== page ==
Travelers on the 'Great River Road' are welcomed to Kingston with a tree carved city sign

Iowa Adventurer has a goal of getting a #CitySignSelfie in all of the towns (and even some of the unincorporated towns) in Iowa. As of the publishing of this post, the number of selfies now surpasses 150. You can check out collection on the #CitySignSelfies page on this very website.


As I am out adventuring, the first thing I do when I arrive in a new town is to look for the town's welcome sign. Often, these signs are pretty easy to spot. Most are on the edge of town. Some towns really do it up and others...the bare minimum. Yet, still others simply rely on the DOT white and green sign for identification. That's better than nothing. However, there are some towns that do not even have that. Not even a DOT sign. It seems pretty basic, but unfortunately I recently encountered that in my visit to Floris.


On my recent trek through Kingston in Des Moines County, I was quite surprised and pleased to find their welcome sign was actually pretty unique. It was in fact carved right into an old tree stump. I'm not sure who is responsible for making this happen, but it looks really nice.

Of course, there's more to Kingston than just a carved welcome sign. While it is no longer an incorporated community, the little village is about 15 miles north of Burlington and straddles Highway 99. It was established in 1850 and named for the founder, W. King.

On the east side of town is a United Methodist Church that is surrounded by farm fields.

There's a white fence around and it's a setting that is absolutely beautiful. I was really taken by it. It is what I would call idyllic.

I ventured up the long driveway to get a closer look.

It's a neat old structure and the grounds were very beautifully landscaped. The lawn was nicely manicured.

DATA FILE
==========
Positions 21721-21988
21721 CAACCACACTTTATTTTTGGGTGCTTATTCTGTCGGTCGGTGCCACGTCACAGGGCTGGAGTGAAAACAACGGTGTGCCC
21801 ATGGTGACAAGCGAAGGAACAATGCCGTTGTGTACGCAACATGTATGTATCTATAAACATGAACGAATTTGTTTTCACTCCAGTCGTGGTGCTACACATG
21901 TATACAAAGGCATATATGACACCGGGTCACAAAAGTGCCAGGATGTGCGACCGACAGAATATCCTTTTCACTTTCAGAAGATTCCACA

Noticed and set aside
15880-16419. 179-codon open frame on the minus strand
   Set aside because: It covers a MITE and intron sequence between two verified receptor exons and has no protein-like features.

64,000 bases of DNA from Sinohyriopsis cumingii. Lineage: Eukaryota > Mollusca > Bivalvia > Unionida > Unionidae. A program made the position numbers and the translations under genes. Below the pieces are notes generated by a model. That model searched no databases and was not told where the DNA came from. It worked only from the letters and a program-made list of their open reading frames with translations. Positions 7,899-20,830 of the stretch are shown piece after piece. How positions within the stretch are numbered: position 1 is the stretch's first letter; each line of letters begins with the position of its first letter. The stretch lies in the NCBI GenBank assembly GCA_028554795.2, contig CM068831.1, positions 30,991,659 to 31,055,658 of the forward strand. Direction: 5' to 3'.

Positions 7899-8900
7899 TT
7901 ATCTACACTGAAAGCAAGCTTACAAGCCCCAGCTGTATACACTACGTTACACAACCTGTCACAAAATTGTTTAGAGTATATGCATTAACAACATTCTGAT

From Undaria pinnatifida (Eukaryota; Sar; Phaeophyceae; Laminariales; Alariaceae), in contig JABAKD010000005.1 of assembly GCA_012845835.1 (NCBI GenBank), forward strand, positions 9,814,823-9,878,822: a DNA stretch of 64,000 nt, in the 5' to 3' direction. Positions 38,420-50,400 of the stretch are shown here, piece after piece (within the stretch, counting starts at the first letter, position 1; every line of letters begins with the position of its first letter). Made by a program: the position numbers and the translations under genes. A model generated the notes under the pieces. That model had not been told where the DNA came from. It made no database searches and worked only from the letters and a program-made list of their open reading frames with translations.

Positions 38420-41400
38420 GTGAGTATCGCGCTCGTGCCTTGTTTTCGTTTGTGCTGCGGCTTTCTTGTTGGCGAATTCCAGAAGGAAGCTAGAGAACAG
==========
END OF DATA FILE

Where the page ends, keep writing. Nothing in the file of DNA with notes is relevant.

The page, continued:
Back into the main area of town, I spotted a number of varying single family dwellings.

There are several other buildings or businesses in town, too. I found an upholstery shop and a storage facility plus lots of other agricultural or industrial related structures.

Agriculture is the lifeblood of the area economy.

Of course, there's a lot of natural beauty. Should we be surprised? No, it's Iowa.

As you head up or down this highway, you'll encounter a lot of incredible history. Just within a few miles of either direction, you can visit the grave of Chief Taimah (Tama) or check out multiple sites of Native American burial mounds that are part of public preserves.

For many, Kingston is probably just a spot on the map that requires a tap on the brake as you breeze on by. However, if you stop and a explore a bit, you'll find a lot to appreciate. And let's not forget, it's not every day that you visit a town with a welcome sign carved right into a tree. For me, that was definitely unique to see.


As always, I welcome your suggestions of places to visit and profile whether in Des Moines County or any of the other 98 counties in Iowa. If you have a good idea or would like to host the Iowa Adventurer, please drop me a note through this site.

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